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Wasp expert says it's rare [...].

Wasp expert says it's rare to die from insect sting Wasp expert Stuart Roberts says dying after being stung by one of the insects is extremely rare.

The chair of the Bees, Wasps & Ants Recording Society said most people simply experience a "a sharp, stinging sensation" that eventually subsides and leaves an itch.

Death usually only results where there is an underlying medical condition like anaphylaxis leaving people vulnerable to severe allergic reactions.

On average four bee or wasp sting anaphylaxis deaths are reported per year in the UK.

Many anaphylaxis sufferers will carry an epipen or auto-injector, which is a standard form of treatment for those susceptible to allergic reactions.

Mr Roberts said: "It's very, very rare, but some people can suffer from anaphylactic shock.

"Most people who have an anaphylactic reaction will be aware of it anyway and presumably would carry an epipen with them, which should be used immediately if they know they have a problem."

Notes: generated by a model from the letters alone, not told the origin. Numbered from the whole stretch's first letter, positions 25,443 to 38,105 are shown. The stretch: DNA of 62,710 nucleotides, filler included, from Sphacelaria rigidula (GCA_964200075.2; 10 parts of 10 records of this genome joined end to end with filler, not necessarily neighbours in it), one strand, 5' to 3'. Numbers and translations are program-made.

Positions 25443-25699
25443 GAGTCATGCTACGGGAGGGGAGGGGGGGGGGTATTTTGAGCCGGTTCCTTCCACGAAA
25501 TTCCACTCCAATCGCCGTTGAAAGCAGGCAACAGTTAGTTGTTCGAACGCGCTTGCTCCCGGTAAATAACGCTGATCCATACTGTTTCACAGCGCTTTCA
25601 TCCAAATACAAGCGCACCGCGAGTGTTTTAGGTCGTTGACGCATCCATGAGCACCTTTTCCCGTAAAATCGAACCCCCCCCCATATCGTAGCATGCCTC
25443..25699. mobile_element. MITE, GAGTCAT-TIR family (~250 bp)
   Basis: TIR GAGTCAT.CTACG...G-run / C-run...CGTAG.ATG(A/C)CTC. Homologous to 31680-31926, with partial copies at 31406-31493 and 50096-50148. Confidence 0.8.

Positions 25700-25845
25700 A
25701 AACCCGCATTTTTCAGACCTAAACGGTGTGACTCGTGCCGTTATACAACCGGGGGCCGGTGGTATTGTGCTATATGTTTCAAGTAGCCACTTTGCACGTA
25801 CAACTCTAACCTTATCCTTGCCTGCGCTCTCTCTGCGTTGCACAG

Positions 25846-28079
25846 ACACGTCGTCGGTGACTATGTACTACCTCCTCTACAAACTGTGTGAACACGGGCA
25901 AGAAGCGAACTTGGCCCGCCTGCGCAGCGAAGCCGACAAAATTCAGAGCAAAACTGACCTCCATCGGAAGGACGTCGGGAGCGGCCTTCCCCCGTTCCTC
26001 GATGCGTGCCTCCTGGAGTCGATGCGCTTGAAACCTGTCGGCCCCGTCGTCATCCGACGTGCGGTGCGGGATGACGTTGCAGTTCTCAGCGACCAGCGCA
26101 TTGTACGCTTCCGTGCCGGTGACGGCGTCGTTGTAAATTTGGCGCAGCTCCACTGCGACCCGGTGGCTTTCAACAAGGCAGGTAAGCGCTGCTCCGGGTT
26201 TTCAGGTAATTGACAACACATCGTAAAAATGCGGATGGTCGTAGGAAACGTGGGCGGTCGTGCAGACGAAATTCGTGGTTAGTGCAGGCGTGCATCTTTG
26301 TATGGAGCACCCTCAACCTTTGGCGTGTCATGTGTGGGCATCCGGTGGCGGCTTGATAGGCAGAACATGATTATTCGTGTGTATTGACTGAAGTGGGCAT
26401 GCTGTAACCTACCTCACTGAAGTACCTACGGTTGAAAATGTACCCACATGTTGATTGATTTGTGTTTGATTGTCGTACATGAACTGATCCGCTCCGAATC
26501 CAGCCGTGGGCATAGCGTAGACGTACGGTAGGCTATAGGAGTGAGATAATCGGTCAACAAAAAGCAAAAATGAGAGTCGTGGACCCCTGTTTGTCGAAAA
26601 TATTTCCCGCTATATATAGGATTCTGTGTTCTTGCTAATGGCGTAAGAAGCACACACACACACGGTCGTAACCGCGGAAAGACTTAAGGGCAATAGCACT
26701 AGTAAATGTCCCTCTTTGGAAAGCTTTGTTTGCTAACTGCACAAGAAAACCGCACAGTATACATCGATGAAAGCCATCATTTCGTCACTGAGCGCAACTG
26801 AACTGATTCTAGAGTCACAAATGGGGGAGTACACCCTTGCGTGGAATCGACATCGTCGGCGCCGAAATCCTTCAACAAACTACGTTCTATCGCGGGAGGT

Allergies can develop at any time of life, but some people including asthmatics, children, and those with a history of anaphylaxis, have an increased susceptibility to reactions.

The likelihood and severity of a reaction depends on the type of allergen and the individual''s sensitivity to it.

Serious and potentially life-threatening reactions are most likely in people with a history of allergies or those who have asthma and a food allergy.

Sensitivity to insect stings frequently decreases over time or stops altogether, particularly among children.

However, it's estimated that people who have had an allergic reaction to insect venom have a 30% to 60% chance of experiencing a similar or more severe response if stung again.

Anaphylaxis follows no set pattern and it is impossible to predict the severity of future reactions.
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Publication:Western Mail (Cardiff, Wales)
Date:Jul 29, 2009
Words:290
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